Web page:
Each trainer has her/his approach, and this was my first lesson with Julie. I had intended to arrive early for the lesson so I could longe Phantom and warm up in the arena. I didn't get around as planned, and I should have. Although I did longe and trot around briefly, Phantom was not fully prepped for our workout.

Julie gave us a good warmup exercise at the walk to get our horses listening to our legs. Then we went right into trot and canter work. Phantom and I have issues with his canter, since his inclination is to crossfire. So even though we got bits of good canter on our individual circles, he kept dropping out of the canter during the later exercises.

I suspect an observer would have thought we were having a h*** of a time, which in one sense we were. But Julie gave such good feedback on my position that I have some great homework to occupy my future rides. Go figure -- I need to relax my leg down, bring back my left shoulder, relax my neck and shoulders, slow my seat at the walk, and follow more with my hands. Hmmm. Sounds like I haven't had anyone on the ground to pick on me for a long time! Per usual, once I got myself situated correctly, Phantom immediately responded as desired.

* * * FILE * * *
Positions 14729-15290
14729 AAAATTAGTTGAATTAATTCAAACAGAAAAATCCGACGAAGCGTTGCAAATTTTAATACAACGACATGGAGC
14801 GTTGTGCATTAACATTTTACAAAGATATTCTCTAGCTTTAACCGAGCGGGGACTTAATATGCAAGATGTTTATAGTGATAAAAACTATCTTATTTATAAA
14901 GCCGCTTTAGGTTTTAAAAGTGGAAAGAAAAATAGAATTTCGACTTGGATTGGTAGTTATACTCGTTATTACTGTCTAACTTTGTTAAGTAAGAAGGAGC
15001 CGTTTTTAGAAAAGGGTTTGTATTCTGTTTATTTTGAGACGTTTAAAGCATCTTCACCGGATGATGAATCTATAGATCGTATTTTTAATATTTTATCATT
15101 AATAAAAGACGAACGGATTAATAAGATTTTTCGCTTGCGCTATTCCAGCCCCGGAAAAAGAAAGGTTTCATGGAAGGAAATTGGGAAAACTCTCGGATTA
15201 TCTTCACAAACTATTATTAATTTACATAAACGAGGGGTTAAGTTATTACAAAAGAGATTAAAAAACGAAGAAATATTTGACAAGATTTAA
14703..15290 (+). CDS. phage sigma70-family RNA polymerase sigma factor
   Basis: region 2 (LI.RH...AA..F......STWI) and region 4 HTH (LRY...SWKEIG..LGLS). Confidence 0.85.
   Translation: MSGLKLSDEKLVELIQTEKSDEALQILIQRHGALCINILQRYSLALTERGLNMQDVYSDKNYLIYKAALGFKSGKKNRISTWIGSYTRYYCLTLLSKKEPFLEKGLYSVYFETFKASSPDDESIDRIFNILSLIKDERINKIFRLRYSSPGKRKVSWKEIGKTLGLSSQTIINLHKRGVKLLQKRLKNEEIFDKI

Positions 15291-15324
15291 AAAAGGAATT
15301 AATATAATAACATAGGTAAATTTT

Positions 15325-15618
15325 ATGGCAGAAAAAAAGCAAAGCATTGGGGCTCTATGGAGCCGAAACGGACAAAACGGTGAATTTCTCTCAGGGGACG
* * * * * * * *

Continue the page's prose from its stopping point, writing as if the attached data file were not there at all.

Afterwards, Phantom and I joined "the Girls" for a stroll around the galloping track. With calmer Fancy and Peter for company, he was a little less looky. Although we did have a moment when we encountered field workers moving around a neighboring property. Fancy and Phantom gave them the hairy eyeball but progressed without incident.

So it was a good start to the month.

I am glad to be done with August, since my mother went back into the hospital at the end of the month for a second blood transfusion for severe anemia with a follow-up bone marrow biopsy. We get the results next week.